Here are some things that women, according to the zeitgeist, CAN AND SHOULD be shamed for:

  • Knowing penis is male
  • Knowing gender is a construct
  • Being a lesbian who doesn’t want to date men
  • Having feelings that are “not feminist enough.”

I want to talk about the fourth variety of shaming for a moment, because it’s just as pernicious as the myriad other ways women are actually shamed, but almost never discussed. We reserve this fourth type of shaming for women who call “bullshit,” who feel their own feelings, who understand that their stories won’t always fit cleanly within the rigid parameters we’ve set up for “Feminist narratives,” but decide to tell those stories anyway.

As I’ve written, to the point of mental exhaustion, on this blog, feminism has come to mean “Whatever anyone says it means” – ergo, in popular discourse, feminism means absolutely nothing whatsoever. I mean, based on the current “meaning” of feminism, making this cup of tea I’m drinking was a feminist act because I, a female person, made the fucking tea.

And, as readers of this blog well know, I do not ascribe to 1) feminism means whatever anyone says it means (actually, it’s rooted in some solid theory and that theory requires meaningful praxis) and 2) feminism is for everyone. Because at its root, it’s not “for everyone” – it’s for female human beings.

I don’t even really believe in “types” of feminism: there is one feminism – the kind that prioritizes women and girls and tries to disentangle us from the toxic fucking mess patriarchal behaviors and norms (this includes gender) have ensnared us in: mind, body, and (ahem) ladysoul. This involves class analysis. This involves working with other women. This involves some knowledge of history, of theory, of root causes, of issues. This involves paying attention, and critical thinking. This involves being able to parse reality from delusion, even when the delusion feels better. This involves being able to call bullshit on dogma that, however trendy, will hurt women and girls in the long run. This involves empathy, and listening to women, and not shaming other women who have ideas that are different from my own. Shaming is a paternalistic tactic, and as a feminist, I don’t “do” paternalism.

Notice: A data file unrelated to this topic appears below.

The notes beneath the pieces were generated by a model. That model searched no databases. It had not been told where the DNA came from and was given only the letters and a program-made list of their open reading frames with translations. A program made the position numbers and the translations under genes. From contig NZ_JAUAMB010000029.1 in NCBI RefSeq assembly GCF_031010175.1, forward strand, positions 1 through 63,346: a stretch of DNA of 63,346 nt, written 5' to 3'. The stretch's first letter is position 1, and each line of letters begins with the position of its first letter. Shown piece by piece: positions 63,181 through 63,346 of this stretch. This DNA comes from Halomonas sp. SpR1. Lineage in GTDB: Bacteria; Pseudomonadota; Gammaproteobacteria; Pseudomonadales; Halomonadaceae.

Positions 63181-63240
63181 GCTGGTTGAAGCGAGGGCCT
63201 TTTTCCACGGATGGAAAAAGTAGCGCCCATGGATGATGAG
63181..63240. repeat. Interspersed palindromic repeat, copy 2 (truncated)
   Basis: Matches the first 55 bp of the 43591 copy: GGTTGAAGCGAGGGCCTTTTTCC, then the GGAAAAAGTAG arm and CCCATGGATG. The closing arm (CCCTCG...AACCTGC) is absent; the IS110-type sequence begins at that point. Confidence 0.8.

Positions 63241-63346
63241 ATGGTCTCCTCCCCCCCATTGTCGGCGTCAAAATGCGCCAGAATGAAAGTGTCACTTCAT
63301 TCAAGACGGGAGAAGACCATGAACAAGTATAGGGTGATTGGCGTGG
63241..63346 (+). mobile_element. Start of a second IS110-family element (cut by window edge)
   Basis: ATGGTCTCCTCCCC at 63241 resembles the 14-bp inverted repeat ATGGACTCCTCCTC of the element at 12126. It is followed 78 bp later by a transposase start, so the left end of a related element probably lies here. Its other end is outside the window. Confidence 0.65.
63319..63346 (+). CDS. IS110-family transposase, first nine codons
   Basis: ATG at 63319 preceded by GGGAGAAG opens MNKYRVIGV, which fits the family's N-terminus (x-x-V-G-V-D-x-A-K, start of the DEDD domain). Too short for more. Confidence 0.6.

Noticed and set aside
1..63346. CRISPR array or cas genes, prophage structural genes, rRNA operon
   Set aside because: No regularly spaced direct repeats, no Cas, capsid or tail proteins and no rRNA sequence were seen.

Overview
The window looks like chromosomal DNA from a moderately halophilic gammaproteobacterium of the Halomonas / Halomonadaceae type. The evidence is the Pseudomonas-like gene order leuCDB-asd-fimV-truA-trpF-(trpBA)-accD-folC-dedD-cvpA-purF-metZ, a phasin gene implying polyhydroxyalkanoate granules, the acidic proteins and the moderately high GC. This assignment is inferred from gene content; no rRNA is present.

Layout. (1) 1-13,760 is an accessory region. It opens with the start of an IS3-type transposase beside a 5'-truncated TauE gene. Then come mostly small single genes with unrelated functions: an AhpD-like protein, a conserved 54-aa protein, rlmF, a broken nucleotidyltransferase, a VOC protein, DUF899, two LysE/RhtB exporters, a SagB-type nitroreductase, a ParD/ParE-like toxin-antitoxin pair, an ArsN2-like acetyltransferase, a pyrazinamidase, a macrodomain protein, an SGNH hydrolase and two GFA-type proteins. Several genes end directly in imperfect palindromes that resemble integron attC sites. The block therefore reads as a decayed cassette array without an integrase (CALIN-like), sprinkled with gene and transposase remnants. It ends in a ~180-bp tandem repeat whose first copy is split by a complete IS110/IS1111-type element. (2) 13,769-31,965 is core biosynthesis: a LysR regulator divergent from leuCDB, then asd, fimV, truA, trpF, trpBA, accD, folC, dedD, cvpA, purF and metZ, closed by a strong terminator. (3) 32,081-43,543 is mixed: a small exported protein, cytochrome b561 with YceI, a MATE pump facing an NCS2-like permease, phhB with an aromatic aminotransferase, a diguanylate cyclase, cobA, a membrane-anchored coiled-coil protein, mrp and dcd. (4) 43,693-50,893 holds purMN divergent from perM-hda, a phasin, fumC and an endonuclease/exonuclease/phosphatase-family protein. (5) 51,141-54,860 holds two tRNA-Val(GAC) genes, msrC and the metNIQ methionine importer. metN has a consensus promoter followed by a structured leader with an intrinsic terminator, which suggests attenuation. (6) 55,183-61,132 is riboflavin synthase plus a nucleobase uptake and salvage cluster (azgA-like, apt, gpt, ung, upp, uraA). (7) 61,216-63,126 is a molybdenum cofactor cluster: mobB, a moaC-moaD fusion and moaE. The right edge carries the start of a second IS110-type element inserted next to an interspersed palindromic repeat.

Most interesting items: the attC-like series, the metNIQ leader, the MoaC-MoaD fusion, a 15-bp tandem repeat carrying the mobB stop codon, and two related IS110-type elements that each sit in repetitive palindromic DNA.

I’m not interested in “equality.” I’m not interested in individuals and identities. I’m not interested in telling women what they can and cannot do, and I’m certainly not interested in telling women what they can or cannot feel. See, part of what I want for women is that they can feel however the fuck they want to feel, and NOT be ashamed for that, and NOT be libeled and slandered and run out of town for that. I want women to feel all their feelings, and to know they own those feelings.

Because here’s the funny thing about “feelings,” they stem from emotion and emotion doesn’t always line up with theory, with political inclinations, with principles. Women are human beings, and human beings have instincts and inclinations and desires and drives that – for better or worse – don’t always neatly align with sterile philosophy, much less intellect. Our feelings, also, don’t always reflect reality. That’s the tricky part about feelings: they’re valid, they have meaning, but they don’t always “make sense.” This is why we can’t (or rather shouldn’t) legislate feelings, why we can’t let feelings alone guide social movements, why we sometimes (as sane, rational people) have to examine our feelings, weigh them against a larger whole. We couple our feelings with our intellect; we try to strike a balance, and for most human beings, this is an ongoing struggle.